Section 11 of the Act, however, extinguishes causes of action against the Crown or any officer, employee or agent of the Crown respecting negligence in relation to acts of a legislative nature, specified regulatory decisions, and decisions respecting policy matters.
Subsection 11(5)(c) in particular shields the Crown from actions concerning “the manner in which a program, project or other initiative is carried out.” The section significantly expands the scope of government immunity to circumstances beyond policy decisions to the carrying out of policy, immunizing itself from claims for negligence or failure to take reasonable care in making and carrying out operational decisions. In other words, negligence in exercising government power is now largely beyond scrutiny.
Further, subsections 11(5)(e) and (f) provide that in addition to the immunity for regulatory decisions and policy matters, the scope of that immunity is subject to unlimited expansion through regulation.
2. Full Disclosure Leave Requirement in Proceedings for Torts of Misfeasance or Bad Faith (Section 17)
Section 17 of the Act introduces a completely new provision which will require a plaintiff class to obtain leave of the Court in all proceedings against the Crown for claims based on torts of misfeasance or bad faith. Subsection 17(2)(b) will further fix the plaintiff class with the obligation to serve and file an affidavit of documents at the outset of the action in addition to an affidavit on the merits. The threshold for bringing a misfeasance or bad faith claim is raised even higher by subsection 17(7), which precludes any award of costs on a successful motion for leave.
3. Extinguishment of Causes of Action is Retroactive (Sections 11, 30 and 31)
Several provisions of the Act provide that new provisions will apply not only to new proceedings, but to proceedings that have already been commenced. In other words, the Act applies retroactively, such that elements of any existing class action implicating the Ontario Crown may be extinguished.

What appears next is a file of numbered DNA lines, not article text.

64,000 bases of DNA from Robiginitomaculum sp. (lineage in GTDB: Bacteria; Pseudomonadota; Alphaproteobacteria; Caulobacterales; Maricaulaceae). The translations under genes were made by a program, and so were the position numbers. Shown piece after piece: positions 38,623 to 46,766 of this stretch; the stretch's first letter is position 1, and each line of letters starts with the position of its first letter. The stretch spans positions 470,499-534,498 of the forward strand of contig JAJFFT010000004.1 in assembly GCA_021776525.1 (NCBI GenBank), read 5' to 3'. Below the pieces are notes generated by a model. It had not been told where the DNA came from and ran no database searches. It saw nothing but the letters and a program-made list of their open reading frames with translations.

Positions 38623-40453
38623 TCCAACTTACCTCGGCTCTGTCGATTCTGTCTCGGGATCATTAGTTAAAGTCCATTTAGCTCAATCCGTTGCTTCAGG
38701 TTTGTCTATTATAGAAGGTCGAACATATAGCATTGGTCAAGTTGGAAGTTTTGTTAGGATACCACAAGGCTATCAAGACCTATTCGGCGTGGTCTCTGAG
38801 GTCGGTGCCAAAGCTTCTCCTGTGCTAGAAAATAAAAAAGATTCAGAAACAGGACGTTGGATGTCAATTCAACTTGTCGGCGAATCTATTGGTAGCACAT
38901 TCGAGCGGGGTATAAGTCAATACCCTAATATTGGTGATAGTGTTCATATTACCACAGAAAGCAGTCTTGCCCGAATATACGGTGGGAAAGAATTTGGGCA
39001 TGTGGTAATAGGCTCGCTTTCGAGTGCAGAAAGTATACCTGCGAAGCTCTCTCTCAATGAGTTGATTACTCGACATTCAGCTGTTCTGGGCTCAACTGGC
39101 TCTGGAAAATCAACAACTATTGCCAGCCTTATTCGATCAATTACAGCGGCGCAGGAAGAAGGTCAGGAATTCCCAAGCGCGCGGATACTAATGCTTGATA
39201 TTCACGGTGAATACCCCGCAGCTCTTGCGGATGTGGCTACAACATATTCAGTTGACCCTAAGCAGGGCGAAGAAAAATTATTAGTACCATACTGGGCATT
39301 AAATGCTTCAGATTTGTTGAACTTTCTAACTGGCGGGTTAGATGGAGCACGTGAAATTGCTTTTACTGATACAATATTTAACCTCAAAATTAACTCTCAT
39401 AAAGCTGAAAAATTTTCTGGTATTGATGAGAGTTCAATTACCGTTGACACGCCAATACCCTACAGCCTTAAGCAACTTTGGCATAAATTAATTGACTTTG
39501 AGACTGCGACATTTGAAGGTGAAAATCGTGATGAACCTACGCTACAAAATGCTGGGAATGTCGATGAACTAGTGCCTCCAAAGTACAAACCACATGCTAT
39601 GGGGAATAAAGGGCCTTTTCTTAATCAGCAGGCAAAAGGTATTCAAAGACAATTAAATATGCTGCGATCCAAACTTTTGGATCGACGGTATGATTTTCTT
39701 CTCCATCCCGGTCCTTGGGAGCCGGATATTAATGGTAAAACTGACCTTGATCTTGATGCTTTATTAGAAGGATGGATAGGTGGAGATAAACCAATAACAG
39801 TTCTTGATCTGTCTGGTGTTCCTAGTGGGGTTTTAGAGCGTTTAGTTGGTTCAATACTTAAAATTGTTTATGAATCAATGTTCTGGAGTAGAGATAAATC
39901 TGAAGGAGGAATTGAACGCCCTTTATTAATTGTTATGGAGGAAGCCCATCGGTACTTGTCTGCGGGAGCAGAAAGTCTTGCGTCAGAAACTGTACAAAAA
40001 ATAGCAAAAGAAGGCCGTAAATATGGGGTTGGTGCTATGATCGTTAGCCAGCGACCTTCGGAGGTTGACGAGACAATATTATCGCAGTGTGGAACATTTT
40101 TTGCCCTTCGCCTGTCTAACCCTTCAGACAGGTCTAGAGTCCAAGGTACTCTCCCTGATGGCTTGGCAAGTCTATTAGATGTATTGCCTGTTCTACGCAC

This Act, which involves litigation against the Ontario Crown generally, will have a significant impact on class actions, as there are several common bases for class proceedings that involve the Crown either as a party or regulator. Not only will it become difficult to bring such claims in the first instance, but existing actions will be complicated as the “landscape” of ongoing actions – Pierringer agreements, common interest privilege agreements, etc. – may shift due to the Crown’s new, independent basis upon which to escape the proceeding. At a minimum, it will likely be more expensive and complex to bring negligence claims against the government, or to name it as a third party in defending a class proceeding, and Crown counsel will have new tools to seek the dismissal of existing claims on the basis of this new legislation.
If you have an existing class action involving the Government of Ontario in any capacity as a party, please consider reaching out to your counsel for advice as to how this new development may change the status of your proceeding.
Ontario Superior Court of Justice Awards Defendants Millions in Costs Against a Sole Plaintiff in a Personal Injury Class Action
In what Justice Edwards called the “gold standard” for how expensive it is to litigate in the 21st century – and in this case, to litigate a class action – the Ontario Superior Court of Justice recently fixed costs against a single plaintiff in the amount of $2.56 million. This decision is reflective of a recent trend of Ontario courts recognizing the cost to defendants of vigorously defending the merits of class proceedings and other actions and ensuring that successful defences are reflected in adequate costs awards.
The class action in Davies v. The Corporation of the Municipality of Clarington settled in 2006 without prejudice to the ability of two class members to continue with the case, with the class action narrowed to their own individual claims. This costs award arose out of the 106-day trial of one of those two opt-out plaintiffs, Christopher Zuber, who chose to litigate the action rather than be part of the class settlement.
The underlying class action commenced following a VIA Rail train derailment in 1999. The issue of liability was determined through the course of a 10-week trial, and the parties entered into court-approved minutes of settlement in 2006. At the time of execution, it was understood that Mr. Zuber’s claim had not been settled and would go forward separately following the settlement.